Why do they choose masculine and feminine for food?

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Why do they choose which food is masculine and feminine? Just curious.

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updated AGO 21, 2009
posted by LionelMessi1012

3 Answers

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Why is a ship a "she", if in Spanish is a "he"? English got influences from so many tribes and languages, that people ended up with a mix of many different complex inflections all at the same time, which was extremely confusing, so they gradually began to get rid of most of the inflections, including conjugations and genders. At the moment there are only theories about genders, and they are rather complicated to explain if you haven't studied Indo-European morphology and phonetics, but the most popular theory is about the distinction between the active and passive quality of things, plus phonetic factors related to each language inflections. Notice that different languages, even though they all have a common ancestor, have different genders for the same words.

updated AGO 21, 2009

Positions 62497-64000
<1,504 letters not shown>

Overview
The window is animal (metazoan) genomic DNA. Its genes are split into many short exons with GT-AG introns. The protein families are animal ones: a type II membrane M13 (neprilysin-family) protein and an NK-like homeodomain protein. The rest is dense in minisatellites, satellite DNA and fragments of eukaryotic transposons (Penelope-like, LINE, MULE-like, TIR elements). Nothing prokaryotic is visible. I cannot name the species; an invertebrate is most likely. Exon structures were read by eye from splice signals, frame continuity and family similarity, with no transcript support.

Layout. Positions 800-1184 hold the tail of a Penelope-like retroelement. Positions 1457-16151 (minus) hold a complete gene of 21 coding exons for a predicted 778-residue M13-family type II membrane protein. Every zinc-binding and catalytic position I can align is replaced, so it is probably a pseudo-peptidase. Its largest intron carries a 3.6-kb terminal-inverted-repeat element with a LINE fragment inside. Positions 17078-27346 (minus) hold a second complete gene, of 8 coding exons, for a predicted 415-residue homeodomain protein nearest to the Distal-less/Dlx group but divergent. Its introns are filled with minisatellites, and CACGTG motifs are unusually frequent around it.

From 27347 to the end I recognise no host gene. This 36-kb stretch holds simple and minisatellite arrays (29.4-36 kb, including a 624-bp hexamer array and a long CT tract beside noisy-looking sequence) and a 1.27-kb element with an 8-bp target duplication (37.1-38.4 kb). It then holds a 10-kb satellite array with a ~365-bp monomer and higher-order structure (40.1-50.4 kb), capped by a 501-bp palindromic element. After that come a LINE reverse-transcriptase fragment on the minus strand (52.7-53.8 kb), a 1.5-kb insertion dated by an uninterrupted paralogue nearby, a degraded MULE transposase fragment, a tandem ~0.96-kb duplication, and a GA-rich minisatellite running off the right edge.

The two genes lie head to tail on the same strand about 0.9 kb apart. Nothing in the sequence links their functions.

edited by lazarus1907
posted by lazarus1907
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Thanks guys. That was a lot of help.smile

updated AGO 21, 2009
posted by LionelMessi1012
Y también interesante!
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You may just as well ask how they assign gender to any word. Flip a coin?

I think that they consider the etymology of the word, rules like most words ending in "a" are feminine, similarities to other words, and such. Or they throw darts at a board.

I just did the lesson on Flowers. In it was the Spanish word for Baby's Breath. The Spanish word is la gipsófila. The Latin scientific classification is Gypsophila paniculata. Does that give you some idea how they came up with the word. Since it ends in "a" which is a common feminine ending it was made feminine. (I'm sure it was not that simple. I'm just suggesting a reasoning.)

updated AGO 20, 2009
posted by 0074b507